Monthly Archives: January 2014

“But doctor, he’s vomiting blood!!!” – The NEJM GI Bleed article by Villanueva: Yup, time to reassess transfusion in GI bleed! @FOAMed, @FOAMcc

thinking critical care

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Last january a highly anticipated paper came out in the NEJM (http://www.nejm.org/doi/pdf/10.1056/NEJMoa1211801), which should be a game changer, given a few provisos.  Villanueva et al reported on their large (almost 1,000 patients) randomized study on liberal (<90 mg/dl) vs restrictive (<70 mg/dl) strategy.  Interestingly but no longer surprisingly, the patients in the restrictive strategy did better.

Hmmm…sound familiar?  By now everyone  accepts the TRICC trial threshold of 70 in ICU patients, but when it first came out, there were a fair bit of disbelievers and concerned health care workers.  At the time, they excluded GI bleeds and acute coronary syndromes, understandably,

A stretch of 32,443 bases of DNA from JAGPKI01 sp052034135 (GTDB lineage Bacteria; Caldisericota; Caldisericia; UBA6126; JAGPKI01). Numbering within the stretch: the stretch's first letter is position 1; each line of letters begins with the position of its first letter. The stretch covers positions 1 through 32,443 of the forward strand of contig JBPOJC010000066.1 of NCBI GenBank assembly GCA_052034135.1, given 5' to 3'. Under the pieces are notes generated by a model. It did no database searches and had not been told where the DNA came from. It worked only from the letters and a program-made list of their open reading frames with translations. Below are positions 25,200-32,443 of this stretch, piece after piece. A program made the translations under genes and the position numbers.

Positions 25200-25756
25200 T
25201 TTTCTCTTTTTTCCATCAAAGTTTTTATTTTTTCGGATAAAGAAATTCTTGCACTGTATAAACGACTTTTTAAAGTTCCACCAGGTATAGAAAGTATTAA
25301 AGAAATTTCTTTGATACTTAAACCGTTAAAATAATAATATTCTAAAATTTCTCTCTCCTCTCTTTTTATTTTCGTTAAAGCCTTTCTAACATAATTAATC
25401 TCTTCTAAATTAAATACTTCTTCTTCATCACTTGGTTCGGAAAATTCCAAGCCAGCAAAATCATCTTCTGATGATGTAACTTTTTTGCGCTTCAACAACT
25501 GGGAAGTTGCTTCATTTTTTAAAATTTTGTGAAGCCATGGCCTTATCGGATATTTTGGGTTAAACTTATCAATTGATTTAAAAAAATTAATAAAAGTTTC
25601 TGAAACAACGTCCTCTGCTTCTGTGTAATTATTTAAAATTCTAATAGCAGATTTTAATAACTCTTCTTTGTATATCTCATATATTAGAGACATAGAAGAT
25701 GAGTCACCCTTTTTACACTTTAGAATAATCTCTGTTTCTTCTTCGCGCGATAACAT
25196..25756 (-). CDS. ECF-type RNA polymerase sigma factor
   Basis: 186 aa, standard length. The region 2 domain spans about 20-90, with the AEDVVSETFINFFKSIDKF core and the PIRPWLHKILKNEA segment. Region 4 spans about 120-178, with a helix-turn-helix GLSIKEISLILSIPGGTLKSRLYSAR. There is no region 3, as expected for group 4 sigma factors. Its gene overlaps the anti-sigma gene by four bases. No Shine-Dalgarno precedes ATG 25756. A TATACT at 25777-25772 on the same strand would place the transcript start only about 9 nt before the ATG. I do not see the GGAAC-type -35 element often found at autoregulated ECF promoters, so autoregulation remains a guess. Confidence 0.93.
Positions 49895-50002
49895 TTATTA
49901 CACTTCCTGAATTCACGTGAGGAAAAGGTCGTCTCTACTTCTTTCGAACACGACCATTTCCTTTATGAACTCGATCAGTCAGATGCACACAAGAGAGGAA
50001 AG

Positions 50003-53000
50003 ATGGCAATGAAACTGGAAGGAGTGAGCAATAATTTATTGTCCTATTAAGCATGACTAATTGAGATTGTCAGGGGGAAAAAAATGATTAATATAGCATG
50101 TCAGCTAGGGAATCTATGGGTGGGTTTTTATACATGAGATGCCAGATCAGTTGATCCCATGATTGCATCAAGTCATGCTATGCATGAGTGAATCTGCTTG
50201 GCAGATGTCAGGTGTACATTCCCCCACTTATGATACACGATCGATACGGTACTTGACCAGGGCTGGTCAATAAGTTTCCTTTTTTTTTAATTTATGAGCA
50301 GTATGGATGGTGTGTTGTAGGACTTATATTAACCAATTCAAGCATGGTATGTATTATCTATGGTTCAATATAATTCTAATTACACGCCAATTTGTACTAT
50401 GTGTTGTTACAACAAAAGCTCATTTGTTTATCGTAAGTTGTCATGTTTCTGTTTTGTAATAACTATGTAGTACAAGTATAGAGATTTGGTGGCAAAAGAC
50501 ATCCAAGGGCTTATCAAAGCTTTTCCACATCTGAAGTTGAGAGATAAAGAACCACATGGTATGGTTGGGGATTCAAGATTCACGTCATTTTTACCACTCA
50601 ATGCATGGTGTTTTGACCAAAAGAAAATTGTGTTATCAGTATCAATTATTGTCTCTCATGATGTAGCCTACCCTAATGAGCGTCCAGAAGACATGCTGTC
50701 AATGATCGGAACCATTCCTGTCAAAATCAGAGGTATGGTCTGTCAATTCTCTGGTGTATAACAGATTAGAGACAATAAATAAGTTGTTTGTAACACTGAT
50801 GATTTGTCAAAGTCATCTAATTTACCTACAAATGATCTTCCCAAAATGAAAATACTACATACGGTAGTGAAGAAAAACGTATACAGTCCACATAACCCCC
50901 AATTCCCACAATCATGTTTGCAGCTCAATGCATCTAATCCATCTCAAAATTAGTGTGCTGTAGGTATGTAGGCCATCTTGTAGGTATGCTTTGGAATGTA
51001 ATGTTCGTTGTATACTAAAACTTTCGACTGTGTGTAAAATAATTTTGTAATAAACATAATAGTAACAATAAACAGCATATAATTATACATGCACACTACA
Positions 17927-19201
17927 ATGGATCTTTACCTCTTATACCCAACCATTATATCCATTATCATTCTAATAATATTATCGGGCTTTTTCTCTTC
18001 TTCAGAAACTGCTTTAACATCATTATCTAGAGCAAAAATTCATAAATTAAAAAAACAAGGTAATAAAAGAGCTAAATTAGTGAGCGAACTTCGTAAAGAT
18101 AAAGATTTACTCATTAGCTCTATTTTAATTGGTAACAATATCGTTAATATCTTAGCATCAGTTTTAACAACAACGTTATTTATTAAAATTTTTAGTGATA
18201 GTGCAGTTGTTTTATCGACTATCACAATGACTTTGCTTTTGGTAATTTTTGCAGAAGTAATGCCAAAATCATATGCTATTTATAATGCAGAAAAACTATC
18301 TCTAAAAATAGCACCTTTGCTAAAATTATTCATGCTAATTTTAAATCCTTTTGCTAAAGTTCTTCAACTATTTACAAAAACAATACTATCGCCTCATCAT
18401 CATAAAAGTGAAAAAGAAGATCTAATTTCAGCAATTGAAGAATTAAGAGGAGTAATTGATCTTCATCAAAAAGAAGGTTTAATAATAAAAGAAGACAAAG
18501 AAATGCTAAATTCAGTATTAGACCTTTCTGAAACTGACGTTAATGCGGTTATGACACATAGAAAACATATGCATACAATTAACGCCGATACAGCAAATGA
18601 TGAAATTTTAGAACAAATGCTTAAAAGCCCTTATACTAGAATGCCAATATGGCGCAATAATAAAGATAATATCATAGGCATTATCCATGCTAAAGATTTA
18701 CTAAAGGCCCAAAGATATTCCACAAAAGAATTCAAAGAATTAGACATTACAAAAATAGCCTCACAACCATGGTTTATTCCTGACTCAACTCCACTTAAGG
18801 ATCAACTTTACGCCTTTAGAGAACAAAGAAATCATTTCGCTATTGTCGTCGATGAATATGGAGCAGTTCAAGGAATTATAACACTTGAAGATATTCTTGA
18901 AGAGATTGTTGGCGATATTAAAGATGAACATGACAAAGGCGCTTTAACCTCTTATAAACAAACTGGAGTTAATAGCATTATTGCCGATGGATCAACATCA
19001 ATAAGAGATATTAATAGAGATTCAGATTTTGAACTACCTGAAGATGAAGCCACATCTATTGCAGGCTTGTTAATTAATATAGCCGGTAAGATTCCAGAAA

So what do the numbers say?  First lets see if there was any difference in the actual treatment. Definitely. In the restrictive group, 51% of patients required transfusion, vs 86% in the liberal group.  Sizeable difference. Now in terms of outcomes:

a. rebleeding decreased: 10% vs 16%

b. 6 week…

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